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Sources for business history

Sources for art history: Catalogue of the pictures of Alfred de Rothschild 1901

Sources for yachting history: Plans for Nathaniel von Rothschild's yacht Veglia 1905

Sources for natural history: Walter 2nd Lord Rothschild and his zebra carriage: c.1910

Sources for global financial history: Map of lines of the Brazil Railway Company: c.1920

Sources for business history: index cards to bank files

Sources for social history: Rothschild Hospital Paris: 1920s

Sources for business history: detail of a Rothschild bond coupon

Sources for architectural history: Halton House: 1890s

Sources for the history of travel: Lionel de Rothschild's tours of Spain: 1909

Sources for local history: Tring Park: c.1900

Sources for Royal history: shooting party with Edward Prince of Wales: 1893

Sources for political history: Lionel de Rothschild: first Jewish MP: 1858

Sources for sporting history: St Amant winner of the Derby: 1904

Sources for local history: gardeners at Aston Clinton: 1899

Sources for Rothschild family history: Lionel de Rothschild's yacht Rhodora: 1927

Sources for London history: entrance to New Court: 1965

Sources for design history: plans for Lionel de Rothschild's Rolls-Royce: 1930

Sources for business history: Rothschild gold bars produced by the Royal Mint Refinery: 1930s

Sources for business history: letters of August Belmont Rothschild Agent in New York: 1860s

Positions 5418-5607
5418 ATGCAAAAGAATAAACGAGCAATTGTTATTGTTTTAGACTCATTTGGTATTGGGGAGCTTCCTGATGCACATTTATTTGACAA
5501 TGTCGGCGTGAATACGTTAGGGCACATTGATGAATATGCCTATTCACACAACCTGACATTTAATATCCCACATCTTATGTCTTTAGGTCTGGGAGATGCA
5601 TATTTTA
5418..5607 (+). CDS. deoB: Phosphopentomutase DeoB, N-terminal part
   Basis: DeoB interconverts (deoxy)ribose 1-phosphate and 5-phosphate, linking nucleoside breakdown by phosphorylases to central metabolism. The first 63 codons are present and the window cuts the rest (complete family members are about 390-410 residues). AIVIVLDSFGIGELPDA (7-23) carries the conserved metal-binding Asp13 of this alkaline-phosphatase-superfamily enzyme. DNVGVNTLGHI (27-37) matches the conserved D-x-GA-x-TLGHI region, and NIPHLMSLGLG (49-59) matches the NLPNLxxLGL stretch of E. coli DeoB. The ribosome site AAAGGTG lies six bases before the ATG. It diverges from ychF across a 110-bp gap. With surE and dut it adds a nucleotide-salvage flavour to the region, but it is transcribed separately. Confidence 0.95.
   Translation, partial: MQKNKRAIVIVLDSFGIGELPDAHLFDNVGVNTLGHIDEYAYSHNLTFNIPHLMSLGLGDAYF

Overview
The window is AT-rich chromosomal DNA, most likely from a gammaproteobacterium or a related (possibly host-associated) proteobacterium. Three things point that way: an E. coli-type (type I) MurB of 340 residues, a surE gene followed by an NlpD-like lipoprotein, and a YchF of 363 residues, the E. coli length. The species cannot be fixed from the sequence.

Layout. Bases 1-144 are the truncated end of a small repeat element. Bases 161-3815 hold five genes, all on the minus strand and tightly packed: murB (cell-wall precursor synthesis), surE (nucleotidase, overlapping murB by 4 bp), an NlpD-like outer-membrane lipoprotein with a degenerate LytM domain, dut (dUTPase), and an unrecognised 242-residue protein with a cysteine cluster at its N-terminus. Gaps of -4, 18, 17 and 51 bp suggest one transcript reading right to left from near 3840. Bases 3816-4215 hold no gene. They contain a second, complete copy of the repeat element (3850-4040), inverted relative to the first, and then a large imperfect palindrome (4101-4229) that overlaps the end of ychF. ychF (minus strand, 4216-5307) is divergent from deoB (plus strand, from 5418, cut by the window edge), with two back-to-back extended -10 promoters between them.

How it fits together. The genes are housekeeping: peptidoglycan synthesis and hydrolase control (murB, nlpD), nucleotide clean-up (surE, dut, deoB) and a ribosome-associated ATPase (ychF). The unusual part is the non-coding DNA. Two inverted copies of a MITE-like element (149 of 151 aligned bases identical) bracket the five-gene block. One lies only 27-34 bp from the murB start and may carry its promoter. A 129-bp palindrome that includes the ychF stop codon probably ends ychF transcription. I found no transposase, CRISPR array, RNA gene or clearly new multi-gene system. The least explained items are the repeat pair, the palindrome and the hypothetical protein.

The New Court Vitrine: Corporation of London 'St Swithin's Lane' street sign, c.1930

The New Court Vitrine, curated by The Rothschild Archive, recalls the cases of treasures and cabinets of curiosity that graced the great Rothschild houses.

Corporation of London 'St Swithin's Lane' street sign, c.1930, New Court, St. Swithin’s Lane has been the home of the London house of Rothschild for over 200 years. There have been four buildings called New Court on the site.

St Swithin's Lane before the Rothschilds

St Swithin’s Church (destroyed in the London Blitz) was founded in the 13th century, and the 'lane called Swityhinnes' was first recognised in about 1270. In 1666, the Great Fire of London destroyed most of the properties in the lane. The first mention of a house called ‘New Court’ appears in John Strype’s Survey of London in 1720. 

New Court

In 1809, Nathan Mayer Rothschild (1777-1836) acquired the lease of New Court for £750, as a home for his family and to conduct business. The property was a short stroll away from the Bank of England and the Royal Exchange where Nathan would soon make his mark.  The family moved out of New Court to a new villa in Stamford Hill in 1816.

New Court was completely rebuilt in 1865 in the style of a grand Italian ‘palazzo’. The second New Court was completely rebuilt between 1962-1965. The third New Court was demolished and replaced with the current building between 2008-2011.

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